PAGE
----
Malaysia's former Prime Minister Najib Razak has gone on trial for his role in a financial scandal that has sent shockwaves around the world.
He faces seven charges in the first of several criminal cases accusing him of pocketing $681m (£522m) from the sovereign wealth fund 1MDB.
Mr Najib pleaded not guilty to all the charges on Wednesday.
The 1MDB fund was designed to boost Malaysia's economy through strategic investments.
But instead it allegedly funded lavish lifestyles, a Hollywood film and a super-yacht.
A group of supporters met Mr Najib as he arrived at the court in Kuala Lumpur. They stood and prayed with him before he entered the building to chants of "Long live Najib".
Mr Najib's lawyers made a last-minute bid to delay proceedings but the judge ruled against them.
In the prosecution's opening statement, Malaysia's Attorney-General Tommy Thomas said the "near absolute power" Mr Najib had wielded carried with it "enormous responsibility".
"The accused is not above the law," he added.
While the former prime minister faces several criminal cases, Wednesday's trial is the first major trial in the scandal.
Proceedings were originally set to begin on 12 February, but were delayed for related appeals to be heard.
Malaysia's government has also filed criminal charges against Wall Street firm Goldman Sachs, accusing the investment bank of defrauding investors by raising money for 1MDB.
The bank has denied all wrongdoing and said it would "vigorously defend the charges".
Mr Najib is facing 42 charges in total, mostly linked to 1MDB.
The first of several trials begins on Wednesday, centring on the allegations that 42m Malaysian ringgit ($10.3m; £7.9m) was transferred from SRC International, a unit of 1MDB, into Mr Najib's personal bank accounts.
The case involves three counts of money laundering, three of criminal breach of trust and one of abuse of power. Mr Najib has pleaded not guilty to all charges.
The money involved in this particular trial is thought to be in addition to the $681m that allegedly ended up in his personal accounts.
Mr Najib set up the 1 Malaysia Development Berhad (1MDB) fund in 2009, while he was prime minister, to aid the nation's economic development.
In 2015, questions were raised around its activities after it missed payments owed to banks and bondholders.
The US, one of the countries probing global money laundering, started an investigation saying $4.5bn had been diverted into private pockets.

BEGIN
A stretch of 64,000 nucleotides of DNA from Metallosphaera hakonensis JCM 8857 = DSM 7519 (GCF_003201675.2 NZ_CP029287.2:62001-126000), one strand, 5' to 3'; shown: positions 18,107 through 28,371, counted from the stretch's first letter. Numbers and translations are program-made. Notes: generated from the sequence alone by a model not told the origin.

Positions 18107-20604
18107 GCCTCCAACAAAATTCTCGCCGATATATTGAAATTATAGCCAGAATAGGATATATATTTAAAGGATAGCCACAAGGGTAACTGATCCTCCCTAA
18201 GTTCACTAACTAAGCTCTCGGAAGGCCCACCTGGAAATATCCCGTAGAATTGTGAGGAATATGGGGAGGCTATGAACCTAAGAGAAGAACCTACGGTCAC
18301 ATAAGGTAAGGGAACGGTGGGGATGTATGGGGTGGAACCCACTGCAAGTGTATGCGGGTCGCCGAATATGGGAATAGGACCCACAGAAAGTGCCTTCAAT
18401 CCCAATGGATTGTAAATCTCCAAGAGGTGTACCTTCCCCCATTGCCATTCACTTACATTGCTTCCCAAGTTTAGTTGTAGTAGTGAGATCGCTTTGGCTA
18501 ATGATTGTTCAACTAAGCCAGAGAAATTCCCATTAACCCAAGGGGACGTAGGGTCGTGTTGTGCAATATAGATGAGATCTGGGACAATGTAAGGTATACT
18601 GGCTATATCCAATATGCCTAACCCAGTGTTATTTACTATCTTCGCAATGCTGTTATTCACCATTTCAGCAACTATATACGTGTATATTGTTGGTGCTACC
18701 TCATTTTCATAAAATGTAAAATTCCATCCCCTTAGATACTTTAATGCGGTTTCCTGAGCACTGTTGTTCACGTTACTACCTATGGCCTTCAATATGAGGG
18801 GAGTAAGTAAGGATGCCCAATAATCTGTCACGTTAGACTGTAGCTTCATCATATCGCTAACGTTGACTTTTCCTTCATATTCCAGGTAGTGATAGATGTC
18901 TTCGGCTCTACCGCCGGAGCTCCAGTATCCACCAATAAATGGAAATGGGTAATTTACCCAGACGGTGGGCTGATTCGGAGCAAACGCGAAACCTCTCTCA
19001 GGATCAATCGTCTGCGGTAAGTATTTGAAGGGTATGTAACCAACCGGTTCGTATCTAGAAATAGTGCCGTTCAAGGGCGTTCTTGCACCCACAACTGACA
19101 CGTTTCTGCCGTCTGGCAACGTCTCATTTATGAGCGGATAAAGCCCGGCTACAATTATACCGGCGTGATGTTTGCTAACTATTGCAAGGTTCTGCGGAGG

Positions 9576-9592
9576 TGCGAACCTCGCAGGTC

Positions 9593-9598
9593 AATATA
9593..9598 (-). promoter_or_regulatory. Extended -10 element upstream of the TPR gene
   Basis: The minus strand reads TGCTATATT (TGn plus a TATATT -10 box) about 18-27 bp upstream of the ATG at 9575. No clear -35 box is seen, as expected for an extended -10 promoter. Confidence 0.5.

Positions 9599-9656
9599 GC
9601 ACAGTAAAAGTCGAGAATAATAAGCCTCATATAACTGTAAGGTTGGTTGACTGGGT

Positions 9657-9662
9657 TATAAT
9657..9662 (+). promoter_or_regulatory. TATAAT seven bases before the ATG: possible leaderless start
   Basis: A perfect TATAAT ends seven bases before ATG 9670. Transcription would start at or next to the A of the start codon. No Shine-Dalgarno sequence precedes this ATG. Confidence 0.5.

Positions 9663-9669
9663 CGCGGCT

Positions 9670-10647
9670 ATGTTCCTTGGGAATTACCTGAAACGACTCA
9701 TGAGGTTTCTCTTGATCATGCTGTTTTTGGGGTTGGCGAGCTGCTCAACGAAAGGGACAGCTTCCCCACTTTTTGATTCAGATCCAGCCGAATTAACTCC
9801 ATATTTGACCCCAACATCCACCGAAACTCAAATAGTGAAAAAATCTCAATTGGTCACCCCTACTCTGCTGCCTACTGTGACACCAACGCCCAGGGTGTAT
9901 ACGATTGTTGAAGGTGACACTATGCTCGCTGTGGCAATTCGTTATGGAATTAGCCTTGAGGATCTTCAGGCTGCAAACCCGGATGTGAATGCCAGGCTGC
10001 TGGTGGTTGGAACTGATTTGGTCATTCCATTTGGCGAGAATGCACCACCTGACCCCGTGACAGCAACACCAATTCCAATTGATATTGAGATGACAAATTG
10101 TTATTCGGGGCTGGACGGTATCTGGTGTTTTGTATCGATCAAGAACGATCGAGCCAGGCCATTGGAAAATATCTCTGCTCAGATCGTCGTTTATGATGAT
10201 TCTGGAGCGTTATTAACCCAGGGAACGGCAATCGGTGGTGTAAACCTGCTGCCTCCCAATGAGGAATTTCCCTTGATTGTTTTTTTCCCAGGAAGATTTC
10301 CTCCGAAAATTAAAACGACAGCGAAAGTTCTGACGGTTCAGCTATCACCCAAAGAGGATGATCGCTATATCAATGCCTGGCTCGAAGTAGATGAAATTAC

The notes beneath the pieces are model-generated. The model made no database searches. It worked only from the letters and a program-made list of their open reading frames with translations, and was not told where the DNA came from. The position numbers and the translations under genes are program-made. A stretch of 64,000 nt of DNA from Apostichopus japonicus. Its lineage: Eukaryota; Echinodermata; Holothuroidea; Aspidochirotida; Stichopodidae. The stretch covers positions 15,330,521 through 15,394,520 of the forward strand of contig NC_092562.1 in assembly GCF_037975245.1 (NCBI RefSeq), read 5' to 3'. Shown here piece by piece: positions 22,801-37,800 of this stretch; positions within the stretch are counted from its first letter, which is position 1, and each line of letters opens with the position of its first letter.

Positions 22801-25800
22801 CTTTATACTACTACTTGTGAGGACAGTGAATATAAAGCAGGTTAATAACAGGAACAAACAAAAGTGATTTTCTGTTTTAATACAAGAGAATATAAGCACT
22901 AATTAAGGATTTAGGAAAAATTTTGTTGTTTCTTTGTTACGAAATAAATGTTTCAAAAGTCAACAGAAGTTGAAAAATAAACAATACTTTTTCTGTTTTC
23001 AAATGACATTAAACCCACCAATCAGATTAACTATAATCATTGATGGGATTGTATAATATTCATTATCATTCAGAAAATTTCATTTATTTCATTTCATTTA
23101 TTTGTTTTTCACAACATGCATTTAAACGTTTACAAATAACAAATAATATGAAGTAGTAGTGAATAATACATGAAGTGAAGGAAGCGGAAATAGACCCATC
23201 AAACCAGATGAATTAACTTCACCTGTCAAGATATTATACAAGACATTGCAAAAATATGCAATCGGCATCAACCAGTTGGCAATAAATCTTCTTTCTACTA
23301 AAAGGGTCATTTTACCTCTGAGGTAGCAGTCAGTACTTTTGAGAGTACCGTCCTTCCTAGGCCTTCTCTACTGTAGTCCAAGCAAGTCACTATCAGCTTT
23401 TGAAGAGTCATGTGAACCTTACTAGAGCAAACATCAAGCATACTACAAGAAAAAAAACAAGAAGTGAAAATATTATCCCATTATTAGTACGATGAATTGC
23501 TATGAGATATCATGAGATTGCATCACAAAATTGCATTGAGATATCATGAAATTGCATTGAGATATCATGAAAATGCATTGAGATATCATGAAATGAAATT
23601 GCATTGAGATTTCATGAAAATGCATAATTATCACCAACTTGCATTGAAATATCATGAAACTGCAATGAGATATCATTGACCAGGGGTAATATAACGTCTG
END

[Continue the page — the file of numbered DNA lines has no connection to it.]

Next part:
US prosecutors had previously said a person described as "Malaysian Official 1" had allegedly received $681m from 1MDB. That person was later confirmed to be Mr Najib.
Prosecutors said the money had been used to fund a lavish lifestyle for the former PM and his wife Rosmah Mansor, who is also facing charges of corruption.
Mr Najib was cleared of all wrongdoing by Malaysian authorities while he was prime minister.
Nonetheless, the corruption allegations played a big part in his historic election defeat in 2018 - and the new government swiftly reopened investigations into 1MDB.
Police said they had recovered luxury goods and cash from Mr Najib's properties, and he was arrested by anti-corruption authorities before being freed on bail.
Another target of the investigation is Malaysian businessman Low Taek Jho - known as Jho Low - who played a key role behind the scenes in 1MDB's dealings.
He is accused of diverting money to himself and his associates, but has also consistently denied any wrongdoing. His location is unknown.
His infamous $250m luxury super-yacht Equanimity, allegedly purchased with money taken from the fund, was confiscated by authorities in 2018.
On Wednesday a court approved its sale for $126m to casino company Genting Malaysia, the Malaysian attorney general said, making it the largest amount of money the country has managed to recover from the 1MDB losses.
At least six countries including Singapore and the US have launched money laundering and corruption investigations into 1MDB.
Investment bank Goldman Sachs is one of the biggest players embroiled in the scandal.
Malaysia's government has filed criminal charges against the bank, accusing it of helping to misappropriate money intended for the fund.
Tim Leissner, who served as Goldman Sachs's South East Asia chairman, pleaded guilty to participating in bribery and money laundering schemes.
Goldman Chief Executive David Solomon apologised to the Malaysian people for Leissner's role in the scandal, but said the bank had been deceived about the details of the deal.
"We believe these charges are misdirected, will vigorously defend them and look forward to the opportunity to present our case," the bank said in response to the charges.